2. Arrive on time. Or late.
Unless the sale you're attending has advertised a very specific large item that you REALLY want to get to first, there's no reason to get there early and wait in line. Once shoppers are inside, they disperse and you're not having to stay behind all those people to see what you want to see.

3. Go alone. Or with a friend.
I like to shop these things solo; that's my best chance to focus and only select items that we can truly use. If you bring the kids, they will see toys/books/games/clothes/shoes/etc that they want. If you're good with that, take them. But know that there are typically a LOT of people at these things and many blind spots where you would not see your kids if they ducked around a corner. If you want adult company while shopping, select your browsing buddy carefully. For example, I may not take a friend whose child wears the same size as mine unless we have really different styles, because I would not want to both be reaching for the same items constantly. Just throwing that out there. 

4. Bring your own laundry basket or a large bag.
Some sales provide shopping baskets or bags, but if they do not, it's a real hassle to juggle the things you pick up along your path. If you're planning to do heavier shopping, baskets can scoot along the floor with you; I've seen some shoppers loop a belt or tie a rope to theirs so it can be dragged easily. With only one child, I am not usually shopping for that much, so I tend to take a large reusable shopping bag and it does the trick.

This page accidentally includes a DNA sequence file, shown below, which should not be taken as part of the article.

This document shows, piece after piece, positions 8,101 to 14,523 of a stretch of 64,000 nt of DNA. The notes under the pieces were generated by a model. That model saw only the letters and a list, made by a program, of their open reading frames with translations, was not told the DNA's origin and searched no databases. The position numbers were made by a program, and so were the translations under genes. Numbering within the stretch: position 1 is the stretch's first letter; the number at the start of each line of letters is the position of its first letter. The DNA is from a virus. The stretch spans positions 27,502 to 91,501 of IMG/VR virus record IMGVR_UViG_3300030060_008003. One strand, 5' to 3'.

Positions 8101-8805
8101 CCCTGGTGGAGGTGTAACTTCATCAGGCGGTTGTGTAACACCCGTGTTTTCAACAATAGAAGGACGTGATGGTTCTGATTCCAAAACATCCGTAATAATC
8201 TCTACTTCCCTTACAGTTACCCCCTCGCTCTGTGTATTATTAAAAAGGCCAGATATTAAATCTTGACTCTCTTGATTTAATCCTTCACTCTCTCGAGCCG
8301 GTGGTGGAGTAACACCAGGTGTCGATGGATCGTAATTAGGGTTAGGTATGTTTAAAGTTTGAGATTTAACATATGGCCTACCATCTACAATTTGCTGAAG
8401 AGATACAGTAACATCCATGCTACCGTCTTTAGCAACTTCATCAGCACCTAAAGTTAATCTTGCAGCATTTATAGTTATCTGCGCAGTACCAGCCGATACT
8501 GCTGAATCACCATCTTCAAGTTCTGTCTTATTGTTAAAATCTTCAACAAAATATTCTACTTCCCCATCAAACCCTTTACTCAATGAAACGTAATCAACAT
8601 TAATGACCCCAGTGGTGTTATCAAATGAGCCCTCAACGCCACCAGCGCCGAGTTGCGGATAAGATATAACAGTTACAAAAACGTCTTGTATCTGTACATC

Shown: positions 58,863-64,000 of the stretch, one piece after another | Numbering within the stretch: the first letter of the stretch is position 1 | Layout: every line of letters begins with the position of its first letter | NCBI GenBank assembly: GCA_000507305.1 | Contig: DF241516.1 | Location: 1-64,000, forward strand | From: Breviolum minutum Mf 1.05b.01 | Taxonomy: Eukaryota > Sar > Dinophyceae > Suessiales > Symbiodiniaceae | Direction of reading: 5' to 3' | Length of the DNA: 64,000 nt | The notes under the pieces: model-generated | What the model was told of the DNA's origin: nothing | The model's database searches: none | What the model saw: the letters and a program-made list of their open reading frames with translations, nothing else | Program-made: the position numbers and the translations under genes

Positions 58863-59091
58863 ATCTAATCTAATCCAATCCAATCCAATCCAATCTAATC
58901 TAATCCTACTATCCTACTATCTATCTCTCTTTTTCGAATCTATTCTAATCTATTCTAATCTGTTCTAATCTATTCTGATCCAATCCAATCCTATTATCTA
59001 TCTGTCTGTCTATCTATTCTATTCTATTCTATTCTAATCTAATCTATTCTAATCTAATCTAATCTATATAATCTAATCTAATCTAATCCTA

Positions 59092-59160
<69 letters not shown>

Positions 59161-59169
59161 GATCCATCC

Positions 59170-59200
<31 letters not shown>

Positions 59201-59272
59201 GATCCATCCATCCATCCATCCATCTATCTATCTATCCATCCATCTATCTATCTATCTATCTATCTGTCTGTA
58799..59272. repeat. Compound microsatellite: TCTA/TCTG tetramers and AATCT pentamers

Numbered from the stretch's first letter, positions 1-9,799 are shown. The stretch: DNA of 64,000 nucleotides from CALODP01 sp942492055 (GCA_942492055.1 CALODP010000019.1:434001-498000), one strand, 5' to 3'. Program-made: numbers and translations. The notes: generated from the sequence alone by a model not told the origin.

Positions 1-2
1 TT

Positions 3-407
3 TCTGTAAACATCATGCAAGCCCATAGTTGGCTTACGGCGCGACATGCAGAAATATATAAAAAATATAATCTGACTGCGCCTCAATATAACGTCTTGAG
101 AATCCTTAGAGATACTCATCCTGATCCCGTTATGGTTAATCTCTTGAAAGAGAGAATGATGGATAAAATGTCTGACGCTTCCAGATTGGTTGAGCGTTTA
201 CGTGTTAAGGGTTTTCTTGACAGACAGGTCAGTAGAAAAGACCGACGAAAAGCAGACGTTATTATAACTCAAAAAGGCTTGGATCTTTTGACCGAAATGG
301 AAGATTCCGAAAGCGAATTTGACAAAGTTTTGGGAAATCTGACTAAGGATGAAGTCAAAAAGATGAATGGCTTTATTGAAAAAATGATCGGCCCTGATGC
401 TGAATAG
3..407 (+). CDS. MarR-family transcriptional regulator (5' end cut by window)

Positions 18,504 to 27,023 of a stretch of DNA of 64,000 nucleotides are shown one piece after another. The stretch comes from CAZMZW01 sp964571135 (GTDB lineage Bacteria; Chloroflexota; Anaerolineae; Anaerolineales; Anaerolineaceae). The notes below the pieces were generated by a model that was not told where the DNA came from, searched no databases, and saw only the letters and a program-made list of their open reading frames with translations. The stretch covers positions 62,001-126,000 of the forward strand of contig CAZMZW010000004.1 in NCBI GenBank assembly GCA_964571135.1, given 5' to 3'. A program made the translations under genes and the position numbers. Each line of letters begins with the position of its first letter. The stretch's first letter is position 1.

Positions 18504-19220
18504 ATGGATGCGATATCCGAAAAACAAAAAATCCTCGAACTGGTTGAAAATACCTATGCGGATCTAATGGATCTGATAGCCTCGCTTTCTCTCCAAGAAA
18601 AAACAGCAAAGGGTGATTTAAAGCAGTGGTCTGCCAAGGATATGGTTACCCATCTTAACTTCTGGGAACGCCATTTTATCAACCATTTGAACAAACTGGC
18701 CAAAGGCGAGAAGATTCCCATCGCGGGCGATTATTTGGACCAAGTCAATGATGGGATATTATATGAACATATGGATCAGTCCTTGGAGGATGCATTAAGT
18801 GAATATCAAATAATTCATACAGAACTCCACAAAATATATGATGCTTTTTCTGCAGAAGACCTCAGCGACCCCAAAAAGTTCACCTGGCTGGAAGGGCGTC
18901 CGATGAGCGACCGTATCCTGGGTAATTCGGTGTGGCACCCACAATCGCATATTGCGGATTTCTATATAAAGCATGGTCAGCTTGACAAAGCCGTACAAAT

5. Shop for general categories of things.
Please do not go to a consignment sale expecting to find a size 5, slim cut, skinny jean with pink and purple sequins around the pockets. If you go in looking for very specific items, you may find yourself disappointed. Instead, approach it from the standpoint of "we could use size 5 jeans" and see where that leads. You may run across those sequined skinnies and that'll be so much fun! But if you're focused on only those, you may miss some great garments that could also be very useful. Same rule applies for all types of items: "dress shoes" instead of "gold sparkly one-inch wedges" and "play dresses" instead of "Lands' End 100% cotton dresses with long sleeves and no waistline" and so on.

6. Look thrice before you buy.
If you see something you really like, pick it up. If you go back for it in 30 minutes, or 10 minutes, or even 2 minutes, it may be gone. When you're finished shopping, go through all your items before getting into the checkout line. Anything that you're having second thoughts about, return to where you found it. When you get down to the items you plan to purchase, look again, once more, to make sure there are no stains, rips, or missing parts that you may have missed before. If any of the items are not up to the standard that you require, put them back where you got them; someone else might be glad to pay the listed price regardless of condition.

7. Enjoy!
Feel proud of how a little extra time and effort is saving your family a lot of money! And how your kids are going to look adorable!

I really do recommend these seasonal consignment sales; they're great for dressing children for a fraction of the cost of retail, including store sales. Sometimes their prices even beat thrift stores, and they're often better organized and more heavily staffed.